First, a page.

When people think about sports cars, the Camaro comes to mind. Even though the Camaro has undergone significant changes during the past few decades, the F-Body Camaro Z28 SS remains one of the most popular vehicles ever to be made by this automobile manufacturer. Overall, the platform of the F-Body Camaro Z28 SS is fantastic and continues to serve as a model upon which automobiles are built even to this day. Between the years 1998 and 2002, Chevrolet made changes to the Camaro that can still be seen in more recent models that are still on the road today.
In 1998, the F-Body Camaro Z28 SS underwent significant changes. In particular, it received a new front clip. As a result, the quartet where inset headlights were replaced as well. The biggest change to take place in the Camaro this year was the replacement of the older LT1 engine, which was stopped. For the 5.7 L LS1 V8 engine, which was rated at 305 horsepower. This engine had been introduced during the prior year in the Corvette C5 with great success.
Overall, the new engine featured an aluminum cylinder block containing iron sleeves. In addition, this also reduced the overall weight of the engine by close to 100 pounds, improving the performance of the vehicle. This specific engine would undergo multiple improvements during the next few years, increasing its horsepower to 350. This engine would remain in the F-Body Camaro Z28 SS from 1998 to 2002.
In 1999, F-Body Camaro Z28 SS underwent a few minor changes. For example, new colors were introduced for the Camaro this year, such a “Hugger Orange.” The fuel tanks were stopped out for a plastic variety, increasing the capacity to 16.8 gallons from the 15.5 gallon capacity of the metal units.
In addition, the valve covers on the Ls1 were switched, featuring a new center bolt. Traction control was also installed on the Camaro V6 models. General Motors also introduced a new oil monitoring system and an oil change light was added to the dashboard.
The 1999 F-Body Camaro Z28 SS stuck with the 4L60-E transmission that had been installed in the Camaro back in 1994. The 4L60-E transmission is long known to be a derivative or “child” of the original Turbo-Hydramatic 700R4 transmission which was first produced in 1982. Later on the 700R4 transmission was renamed the 4L60-E as we know it today in 1994. There is a lot more information on the 700R4 transmission and even more rebuilt 700R4 transmissions for sale in the aftermarket. This specific transmission had two separate shift solenoids, which were called Shift Solenoid A and B (they would later change names). The solenoids can be activated and deactivated in a specific pattern, leading to four distinct gear ratios. This specific transmission would be used in the F-Body Camaro Z28 SS until 2001.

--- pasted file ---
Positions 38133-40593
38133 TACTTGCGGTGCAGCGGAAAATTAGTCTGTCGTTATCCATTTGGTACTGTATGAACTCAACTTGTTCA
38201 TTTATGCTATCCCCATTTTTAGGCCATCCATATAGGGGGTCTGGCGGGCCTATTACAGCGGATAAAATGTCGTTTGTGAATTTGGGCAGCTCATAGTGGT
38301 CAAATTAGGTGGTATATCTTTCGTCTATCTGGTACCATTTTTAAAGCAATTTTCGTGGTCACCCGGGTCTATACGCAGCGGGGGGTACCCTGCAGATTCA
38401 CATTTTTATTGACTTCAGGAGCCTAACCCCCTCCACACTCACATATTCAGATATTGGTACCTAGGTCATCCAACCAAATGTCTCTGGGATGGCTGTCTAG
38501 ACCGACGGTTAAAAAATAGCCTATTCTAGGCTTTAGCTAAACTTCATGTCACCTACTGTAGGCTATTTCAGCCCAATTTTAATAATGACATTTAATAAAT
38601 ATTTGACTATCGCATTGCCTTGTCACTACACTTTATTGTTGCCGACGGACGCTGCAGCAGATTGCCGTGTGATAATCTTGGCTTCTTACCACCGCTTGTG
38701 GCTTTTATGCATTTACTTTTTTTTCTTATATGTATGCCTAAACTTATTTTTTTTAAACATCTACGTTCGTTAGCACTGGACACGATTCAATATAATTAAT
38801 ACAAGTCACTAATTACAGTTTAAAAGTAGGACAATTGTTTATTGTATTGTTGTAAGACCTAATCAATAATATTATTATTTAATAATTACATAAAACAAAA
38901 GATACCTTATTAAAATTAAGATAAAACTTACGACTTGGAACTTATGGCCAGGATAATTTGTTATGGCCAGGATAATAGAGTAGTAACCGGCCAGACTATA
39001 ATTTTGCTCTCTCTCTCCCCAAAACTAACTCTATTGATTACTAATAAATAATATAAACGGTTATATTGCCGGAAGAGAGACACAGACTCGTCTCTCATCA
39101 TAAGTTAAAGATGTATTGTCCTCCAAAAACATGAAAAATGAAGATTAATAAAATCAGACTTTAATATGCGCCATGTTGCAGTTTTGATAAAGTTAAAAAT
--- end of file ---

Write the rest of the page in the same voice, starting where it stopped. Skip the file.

In 2000, most of the changes that were made to the F-Body Camaro Z28 SS were largely cosmetic. For example, another optional color, Monterey maroon metallic, was added. This color is similar to Medium Patriot Red. A new steering wheel was introduced containing Stokes, which was common in numerous other GM models at the time. This steering wheel was a replacement for the older two-spoke steering wheel that has been used in the F-Body Camaro Z28 SS since 1993.
In addition, new 16-inch wheels with 10 spokes are made available. 5 spoke wheels were still available. The 5.7 L LS1 V8 engine continued in the F-Body Camaro Z28 SS without any changes being made to it.
In 2001, fewer Camaro units were produced than usual because work was begun on the 35th-anniversary models. The SS and Z28 models adopted the intake manifold in use by the LS6 engine, which was used in the Z06 and Cadillac CTS-V. In addition, the camshaft profile was revived. The EGR system was removed.
A new slave cylinder was introduced for the assembly of the clutch. Overall, the 2001 F-Body Camaro Z28 SS still used the Borg-Warner T-56 manual transmission, which was employed in the F-Body Camaro Z28 SS from 1993 to 2002. This six-speed transmission was also used in numerous Dodge and Ford vehicles. The T-56 has been one of the most reliable transmissions used in motor vehicles and provided significant shifting strength for the F-Body Camaro Z28 SS.
2002 marked the final year of the fourth-generation F-Body Camaro Z28 SS. The vehicle was designed to mark the 35th anniversary of the Camaro and represented the best the fourth-generation Camaro had to offer. This vehicle featured the top upgrades from the prior years including an outstanding transmission, a strong engine, and exceptional durability. It made strong use of the LS1 and the 4L60-E. There was a unique package made available for the specific 35th-anniversary vehicle.
Overall, the 2002 F-Body Camaro Z28 SS was designed to emulate the Penske-Sunoco stock TransAm race team vehicles from the 1960s and 1970s. With more than 42,000 units of the 2002 F-Body Camaro Z28 SS sold, it represents one of the top accomplishments in automobile manufacturing.
Between the years 1998 and 2002, the F-Body Camaro Z28 SS underwent numerous changes and upgrades. One of the biggest changes was the adoption of the LS1 engine, which provided a significant power upgrade and performance boost for the vehicle as a whole. Numerous new engines, such as the LS6, are built from the platform of the LS1.
In addition, the transmission of the F-Body Camaro Z28 SS was also exceptional. Using an automatic 4L60-E transmission, the Camaro developed a strong reputation for reliability. Many of the mechanisms of this automatic transmission can still be seen in newer models to this day.
In the end, the F-Body Camaro Z28 SS remains a shining pinnacle of achievement in the automotive world. Even though the last fourth-generation Camaro was built in 2002, its legacy can still be seen in newer vehicles that remain on the road today. It will be interesting to see what type of impact the F-Body Camaro Z28 SS has in the future.